We’ve been hearing a lot about change from our clients. Some companies are facing the good kind brought on by strong demand for their products. Others are facing tough competition and pressure on their prices. Meanwhile, human resource executives are trying to find ways to energize and arm their managers with skills to manage through change. That’s not easy because change often includes behavior change, either in yourself or those you’re training or both!
For example, effective communication skills go a long way in managing change. One of our corporate training videos features AOL founder Steve Case who succinctly counsels leaders to manage the swings in emotions brought about by change. Case, who led AOL through extraordinary growth in the nineties says he had to manage egos by constantly reminding his folks that they might be riding a wave of luck. He also had to act as a buffer for his team when times were bad, reconnecting them with their vision and why they chose to work at his company. Not an easy task when you are facing overworked employees who are not feeling the momentum of a win. Sound familiar?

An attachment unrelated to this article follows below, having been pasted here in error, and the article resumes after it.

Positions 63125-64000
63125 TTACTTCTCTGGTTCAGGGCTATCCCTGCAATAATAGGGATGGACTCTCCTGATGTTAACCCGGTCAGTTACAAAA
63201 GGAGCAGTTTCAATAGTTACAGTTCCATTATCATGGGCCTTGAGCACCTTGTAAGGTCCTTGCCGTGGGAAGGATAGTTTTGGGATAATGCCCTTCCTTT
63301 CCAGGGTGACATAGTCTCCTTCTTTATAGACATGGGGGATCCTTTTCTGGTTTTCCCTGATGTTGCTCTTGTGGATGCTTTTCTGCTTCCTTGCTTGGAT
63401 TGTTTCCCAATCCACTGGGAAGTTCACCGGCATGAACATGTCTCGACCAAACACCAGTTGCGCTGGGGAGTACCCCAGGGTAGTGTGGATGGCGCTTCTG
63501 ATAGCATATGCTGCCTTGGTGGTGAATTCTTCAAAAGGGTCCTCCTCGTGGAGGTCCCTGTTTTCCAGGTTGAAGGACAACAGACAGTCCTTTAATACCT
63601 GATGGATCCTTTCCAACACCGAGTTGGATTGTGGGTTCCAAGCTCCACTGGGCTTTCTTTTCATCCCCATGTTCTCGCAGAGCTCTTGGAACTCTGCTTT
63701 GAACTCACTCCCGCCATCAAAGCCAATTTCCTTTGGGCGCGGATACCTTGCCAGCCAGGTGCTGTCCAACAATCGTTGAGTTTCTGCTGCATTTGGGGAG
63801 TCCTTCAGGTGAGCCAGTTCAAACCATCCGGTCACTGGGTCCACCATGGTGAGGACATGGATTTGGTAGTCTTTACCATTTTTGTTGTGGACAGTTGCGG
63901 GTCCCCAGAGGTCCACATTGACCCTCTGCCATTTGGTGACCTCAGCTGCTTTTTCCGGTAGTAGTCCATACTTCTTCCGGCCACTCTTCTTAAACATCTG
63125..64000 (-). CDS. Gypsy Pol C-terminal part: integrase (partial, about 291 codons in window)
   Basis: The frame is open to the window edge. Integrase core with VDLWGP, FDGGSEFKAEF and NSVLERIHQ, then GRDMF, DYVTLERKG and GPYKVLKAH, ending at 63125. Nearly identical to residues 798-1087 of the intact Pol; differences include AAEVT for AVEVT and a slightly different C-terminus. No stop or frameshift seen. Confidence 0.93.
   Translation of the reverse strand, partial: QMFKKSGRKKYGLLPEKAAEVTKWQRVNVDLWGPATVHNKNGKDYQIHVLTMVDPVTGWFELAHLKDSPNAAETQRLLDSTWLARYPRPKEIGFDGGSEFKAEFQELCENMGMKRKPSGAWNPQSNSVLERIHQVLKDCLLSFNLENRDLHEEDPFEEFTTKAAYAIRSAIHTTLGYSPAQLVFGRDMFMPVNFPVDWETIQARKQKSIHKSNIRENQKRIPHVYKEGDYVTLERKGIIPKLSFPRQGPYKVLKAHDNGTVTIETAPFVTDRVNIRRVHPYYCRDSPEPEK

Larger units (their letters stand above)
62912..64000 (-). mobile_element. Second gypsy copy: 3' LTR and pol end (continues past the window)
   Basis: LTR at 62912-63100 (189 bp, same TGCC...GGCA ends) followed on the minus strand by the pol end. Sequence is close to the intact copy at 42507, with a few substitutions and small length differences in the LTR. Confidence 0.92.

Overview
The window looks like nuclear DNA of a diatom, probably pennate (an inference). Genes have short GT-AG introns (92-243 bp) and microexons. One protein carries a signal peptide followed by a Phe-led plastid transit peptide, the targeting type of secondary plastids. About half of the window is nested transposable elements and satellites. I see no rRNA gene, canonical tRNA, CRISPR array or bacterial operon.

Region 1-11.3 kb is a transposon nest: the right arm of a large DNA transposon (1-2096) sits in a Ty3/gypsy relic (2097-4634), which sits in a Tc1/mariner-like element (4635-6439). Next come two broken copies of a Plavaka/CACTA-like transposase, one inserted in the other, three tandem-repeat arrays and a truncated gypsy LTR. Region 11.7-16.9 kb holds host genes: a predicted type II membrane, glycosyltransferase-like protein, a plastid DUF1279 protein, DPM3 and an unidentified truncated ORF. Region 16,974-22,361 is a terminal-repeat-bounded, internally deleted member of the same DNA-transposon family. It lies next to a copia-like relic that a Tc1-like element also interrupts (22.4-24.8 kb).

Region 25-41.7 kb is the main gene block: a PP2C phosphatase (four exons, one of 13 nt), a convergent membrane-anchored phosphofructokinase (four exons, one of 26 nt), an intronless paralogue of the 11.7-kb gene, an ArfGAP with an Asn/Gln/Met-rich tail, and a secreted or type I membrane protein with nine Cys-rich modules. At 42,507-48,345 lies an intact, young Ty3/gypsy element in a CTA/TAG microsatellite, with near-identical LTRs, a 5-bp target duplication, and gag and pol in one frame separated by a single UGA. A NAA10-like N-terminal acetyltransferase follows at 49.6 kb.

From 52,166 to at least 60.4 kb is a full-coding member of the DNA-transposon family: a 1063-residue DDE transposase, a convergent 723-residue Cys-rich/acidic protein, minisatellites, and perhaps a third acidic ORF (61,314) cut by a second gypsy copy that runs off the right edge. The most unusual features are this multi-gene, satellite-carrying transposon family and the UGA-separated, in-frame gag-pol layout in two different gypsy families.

Think of our economy today and the same need for effective communication shows up. Caring leadership comes from self-awareness and knowledge of human nature. Communicating to a team about change takes authenticity and caring because they’ll know quickly if it’s all fake. They’ll feel it. Often, leaders are faced with decisions like this, suddenly. It’s when their caring and character show up.
This isn’t a skill learned overnight. A human resource executive at a large electronics company said her first line of defense was to arm her direct managers with leadership skills to cope with change. She knows her executives will be putting themselves in the middle of change and all the drama that can unfold with it. The stakes are high. An overly aggressive executive who pushes his or her employees too far in the hopes of meeting his numbers can blow out key members of his team. Or, employees resistant to change can delay or derail a product launch. Then, there’s the issue of risk when making a change… We’ll save that for another post.
Let’s just say they’re all moving parts and it’s the agile executive armed with her toolbox of skills that will benefit the most from change.